Inside a large bookstore in Yokohama in Japan’s Kanagawa Prefecture on Feb. 20, around 30 books of Korean writers were on a display at one corner below a sign that said, “New Korean Literature.” The novels of renowned Korean writers, such as Pak Kyong-ni’s “Land,” Han Kang’s Man Booker Prize winning novel “The Vegetarian” and Kim Young-ha’s “A Murderer’s Guide to Memorization,” were also included.
“When we first made a special corner for Korean writers last July, we initially intended to keep it for a month or two,” said Nobuo Sakurai, manager of the bookstore. “As the books have sold quite well, we have maintained it.”
Recently, Korean literature has newly drawn the attention of Japanese readers following the popularity of Korea’s TV dramas and K-pop music. One Japanese publishing company started to publish the books of young Korean writers in series, and Korean writers are expanding their base in the neighboring country with their works well-received by the press. It is in stark contrast to the past when Korean literature did not have a wide reader base in Japan as it was considered to be mostly dealing with serious subjects such as colonialism, the Korean War, or pro-democracy movements.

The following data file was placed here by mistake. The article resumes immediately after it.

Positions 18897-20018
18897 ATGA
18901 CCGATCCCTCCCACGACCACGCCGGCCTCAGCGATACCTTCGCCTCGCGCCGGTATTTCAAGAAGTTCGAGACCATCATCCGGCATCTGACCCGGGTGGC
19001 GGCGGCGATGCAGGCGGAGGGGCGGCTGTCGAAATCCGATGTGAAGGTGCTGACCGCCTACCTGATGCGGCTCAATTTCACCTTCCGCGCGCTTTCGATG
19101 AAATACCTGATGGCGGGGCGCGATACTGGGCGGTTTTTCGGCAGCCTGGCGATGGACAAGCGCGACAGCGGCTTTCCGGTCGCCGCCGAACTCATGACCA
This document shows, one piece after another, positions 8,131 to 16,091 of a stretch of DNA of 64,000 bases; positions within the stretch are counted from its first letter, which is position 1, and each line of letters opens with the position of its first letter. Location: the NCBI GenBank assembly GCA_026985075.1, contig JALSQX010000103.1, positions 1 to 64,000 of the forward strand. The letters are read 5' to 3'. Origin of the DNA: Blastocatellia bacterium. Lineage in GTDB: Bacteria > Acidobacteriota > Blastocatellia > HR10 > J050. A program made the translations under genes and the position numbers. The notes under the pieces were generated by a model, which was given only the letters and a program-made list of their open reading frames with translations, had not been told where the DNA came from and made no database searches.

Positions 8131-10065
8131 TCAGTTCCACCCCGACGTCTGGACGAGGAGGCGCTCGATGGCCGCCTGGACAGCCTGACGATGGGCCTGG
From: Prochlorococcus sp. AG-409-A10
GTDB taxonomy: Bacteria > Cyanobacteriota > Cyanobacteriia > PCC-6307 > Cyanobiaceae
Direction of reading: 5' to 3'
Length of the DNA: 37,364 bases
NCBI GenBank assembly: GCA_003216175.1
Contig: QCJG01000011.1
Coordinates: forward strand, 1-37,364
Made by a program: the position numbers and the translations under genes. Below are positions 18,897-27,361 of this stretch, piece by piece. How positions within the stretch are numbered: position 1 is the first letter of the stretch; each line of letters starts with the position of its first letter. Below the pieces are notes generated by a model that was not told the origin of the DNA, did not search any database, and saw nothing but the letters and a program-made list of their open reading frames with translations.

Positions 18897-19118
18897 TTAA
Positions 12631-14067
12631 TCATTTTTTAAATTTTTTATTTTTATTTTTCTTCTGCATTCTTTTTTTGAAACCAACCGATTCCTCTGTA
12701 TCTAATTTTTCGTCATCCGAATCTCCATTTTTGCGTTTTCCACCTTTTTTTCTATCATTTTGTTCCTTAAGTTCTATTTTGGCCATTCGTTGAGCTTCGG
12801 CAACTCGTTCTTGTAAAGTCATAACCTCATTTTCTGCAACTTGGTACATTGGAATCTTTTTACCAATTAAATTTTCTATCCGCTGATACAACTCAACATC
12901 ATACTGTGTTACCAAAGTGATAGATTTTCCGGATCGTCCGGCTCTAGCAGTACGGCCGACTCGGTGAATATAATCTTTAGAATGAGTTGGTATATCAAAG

Japan’s daily newspapers including the Nikkei and the Tokyo Shimbun have also carried feature stories about Korean literature one after another. “Recently, publishers known for quality translation have been continuously publishing Korean novels,” reported the Yomiuri Shimbun. The number of Korean novels translated by Japanese publishers grew from 15 in 2016 to 23 in 2017.
Won-Jae Jang email@example.com